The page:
The risk of cyber-attacks against government targets, as well as disinformation campaigns, is on the rise during the Covid-19 pandemic, with the requirement for increased work-from-home (WfH) arrangements creating increased demand on telecommunication networks and healthcare information systems increase their data throughput.
French technology firm Thales announced on 26 March that the company’s Cyber Threat Intelligence team had identified increased activity through Trojan viruses and ransomware in Android Covid-19 tracking apps, and large-scale spam campaigns, with the risk of large-scale remote working also helping to drive cybersecurity risks through the use of personal devices for work. The company also claimed that their investigations had identified actors from China, Pakistan, North Korea, and Russia as being behind attempted breaches, by both state-sponsored groups and criminals, with motivations including financial gain and espionage.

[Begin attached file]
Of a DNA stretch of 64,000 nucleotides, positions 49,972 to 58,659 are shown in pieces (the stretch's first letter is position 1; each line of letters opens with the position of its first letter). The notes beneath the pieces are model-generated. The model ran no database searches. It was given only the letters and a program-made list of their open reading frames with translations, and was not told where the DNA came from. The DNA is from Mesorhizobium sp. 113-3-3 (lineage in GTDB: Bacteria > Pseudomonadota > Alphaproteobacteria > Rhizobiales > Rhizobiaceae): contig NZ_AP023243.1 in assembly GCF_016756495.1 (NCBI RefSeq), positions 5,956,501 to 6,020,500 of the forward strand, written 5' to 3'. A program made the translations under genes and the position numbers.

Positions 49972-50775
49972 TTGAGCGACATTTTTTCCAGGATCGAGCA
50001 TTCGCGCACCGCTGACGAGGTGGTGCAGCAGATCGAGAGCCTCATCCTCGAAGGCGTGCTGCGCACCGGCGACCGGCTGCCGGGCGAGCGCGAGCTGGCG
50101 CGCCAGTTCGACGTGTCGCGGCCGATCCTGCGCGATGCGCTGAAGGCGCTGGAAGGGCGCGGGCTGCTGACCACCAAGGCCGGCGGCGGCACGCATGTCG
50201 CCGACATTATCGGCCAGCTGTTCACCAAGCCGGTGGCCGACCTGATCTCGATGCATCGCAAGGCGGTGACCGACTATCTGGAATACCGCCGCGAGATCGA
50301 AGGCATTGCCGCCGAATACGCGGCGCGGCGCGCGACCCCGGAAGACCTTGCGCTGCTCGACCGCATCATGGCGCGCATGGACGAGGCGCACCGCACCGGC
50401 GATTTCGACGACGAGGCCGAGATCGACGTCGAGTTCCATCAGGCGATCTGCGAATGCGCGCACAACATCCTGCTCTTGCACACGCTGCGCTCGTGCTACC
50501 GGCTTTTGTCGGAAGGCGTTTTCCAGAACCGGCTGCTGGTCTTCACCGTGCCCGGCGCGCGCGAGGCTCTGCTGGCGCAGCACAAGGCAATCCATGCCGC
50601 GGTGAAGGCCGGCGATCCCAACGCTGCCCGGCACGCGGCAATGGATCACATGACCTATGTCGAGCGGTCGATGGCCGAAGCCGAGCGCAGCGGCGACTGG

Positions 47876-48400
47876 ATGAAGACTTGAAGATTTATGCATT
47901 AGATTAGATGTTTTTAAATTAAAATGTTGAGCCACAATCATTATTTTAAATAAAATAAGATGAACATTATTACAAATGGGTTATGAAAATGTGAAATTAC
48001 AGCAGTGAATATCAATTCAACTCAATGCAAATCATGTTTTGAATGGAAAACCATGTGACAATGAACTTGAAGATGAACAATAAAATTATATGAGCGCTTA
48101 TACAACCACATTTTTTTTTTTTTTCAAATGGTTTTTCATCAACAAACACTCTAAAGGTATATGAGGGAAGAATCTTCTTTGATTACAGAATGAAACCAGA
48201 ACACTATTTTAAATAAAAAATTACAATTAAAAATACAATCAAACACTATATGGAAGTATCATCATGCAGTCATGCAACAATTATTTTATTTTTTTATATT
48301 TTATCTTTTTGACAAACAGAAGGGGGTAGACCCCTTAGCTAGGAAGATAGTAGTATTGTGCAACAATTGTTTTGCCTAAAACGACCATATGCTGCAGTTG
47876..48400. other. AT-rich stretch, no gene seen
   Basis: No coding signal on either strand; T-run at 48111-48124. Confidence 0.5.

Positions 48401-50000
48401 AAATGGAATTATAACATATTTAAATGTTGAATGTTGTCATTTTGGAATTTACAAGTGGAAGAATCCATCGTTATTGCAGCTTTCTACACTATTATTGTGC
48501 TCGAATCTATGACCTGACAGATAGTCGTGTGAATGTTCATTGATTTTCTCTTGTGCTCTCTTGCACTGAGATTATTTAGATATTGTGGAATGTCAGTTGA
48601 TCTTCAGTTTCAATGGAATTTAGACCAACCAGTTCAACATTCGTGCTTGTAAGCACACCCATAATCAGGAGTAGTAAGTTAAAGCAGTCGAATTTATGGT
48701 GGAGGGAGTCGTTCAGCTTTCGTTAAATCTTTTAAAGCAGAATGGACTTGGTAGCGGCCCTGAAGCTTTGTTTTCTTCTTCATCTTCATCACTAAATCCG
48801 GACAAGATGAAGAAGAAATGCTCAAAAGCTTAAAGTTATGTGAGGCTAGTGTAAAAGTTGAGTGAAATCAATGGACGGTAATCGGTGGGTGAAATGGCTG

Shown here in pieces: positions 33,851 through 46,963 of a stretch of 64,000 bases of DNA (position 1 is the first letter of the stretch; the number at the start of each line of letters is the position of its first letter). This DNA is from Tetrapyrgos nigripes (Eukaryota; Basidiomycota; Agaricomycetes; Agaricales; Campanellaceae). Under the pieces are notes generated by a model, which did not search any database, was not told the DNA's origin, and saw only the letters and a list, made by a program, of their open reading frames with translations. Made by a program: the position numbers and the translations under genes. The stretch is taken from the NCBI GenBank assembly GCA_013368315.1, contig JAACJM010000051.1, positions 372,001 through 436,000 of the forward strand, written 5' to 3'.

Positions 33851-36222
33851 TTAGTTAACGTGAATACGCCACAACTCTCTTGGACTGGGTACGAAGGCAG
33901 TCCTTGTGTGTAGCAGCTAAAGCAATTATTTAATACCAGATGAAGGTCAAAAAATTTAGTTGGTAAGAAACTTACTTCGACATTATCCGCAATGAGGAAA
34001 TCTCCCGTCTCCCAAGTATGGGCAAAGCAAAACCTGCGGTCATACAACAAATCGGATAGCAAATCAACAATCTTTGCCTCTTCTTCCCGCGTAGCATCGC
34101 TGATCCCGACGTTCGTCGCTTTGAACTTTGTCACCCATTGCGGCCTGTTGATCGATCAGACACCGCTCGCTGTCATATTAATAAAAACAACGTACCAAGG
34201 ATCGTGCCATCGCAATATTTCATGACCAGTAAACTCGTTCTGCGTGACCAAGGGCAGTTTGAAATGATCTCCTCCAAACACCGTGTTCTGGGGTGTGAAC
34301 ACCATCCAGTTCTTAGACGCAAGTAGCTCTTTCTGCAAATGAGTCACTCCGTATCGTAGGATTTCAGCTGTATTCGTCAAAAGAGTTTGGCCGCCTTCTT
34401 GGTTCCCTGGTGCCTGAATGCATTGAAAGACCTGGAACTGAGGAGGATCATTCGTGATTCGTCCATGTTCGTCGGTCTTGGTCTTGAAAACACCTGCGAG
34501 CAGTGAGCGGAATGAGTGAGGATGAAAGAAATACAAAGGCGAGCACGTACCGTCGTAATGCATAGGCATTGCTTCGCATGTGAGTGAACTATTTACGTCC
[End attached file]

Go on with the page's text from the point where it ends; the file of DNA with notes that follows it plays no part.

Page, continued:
The firm added that “hackers are using the pandemic as an opportunity to carry out targeted cyberattacks,” with the pattern of malicious activity matching the spread of Covid-19 with major attacks reported first in Asia, then in Central, Eastern, and Western Europe.
The Covid-19 pandemic has created an environment where there is an increased risk of a data breach. (BeeBright/Getty Images)
A sustained cyber-attack on the University Hospital of Brno on 12 and 13 March caused the facility to shut down its entire IT network, with IT news site ZDNet reporting that all surgeries were subsequently suspended. The hospital, which is a Covid-19 testing centre for the Czech Republic, is still unable to use email as of 1 April. Following the incident, the Czech Republic’s National Cyber Security Centre (Národní úřad pro kybernetickou a informační bezpečnost, NÚKIB) ordered healthcare providers to increase their cyber security measures.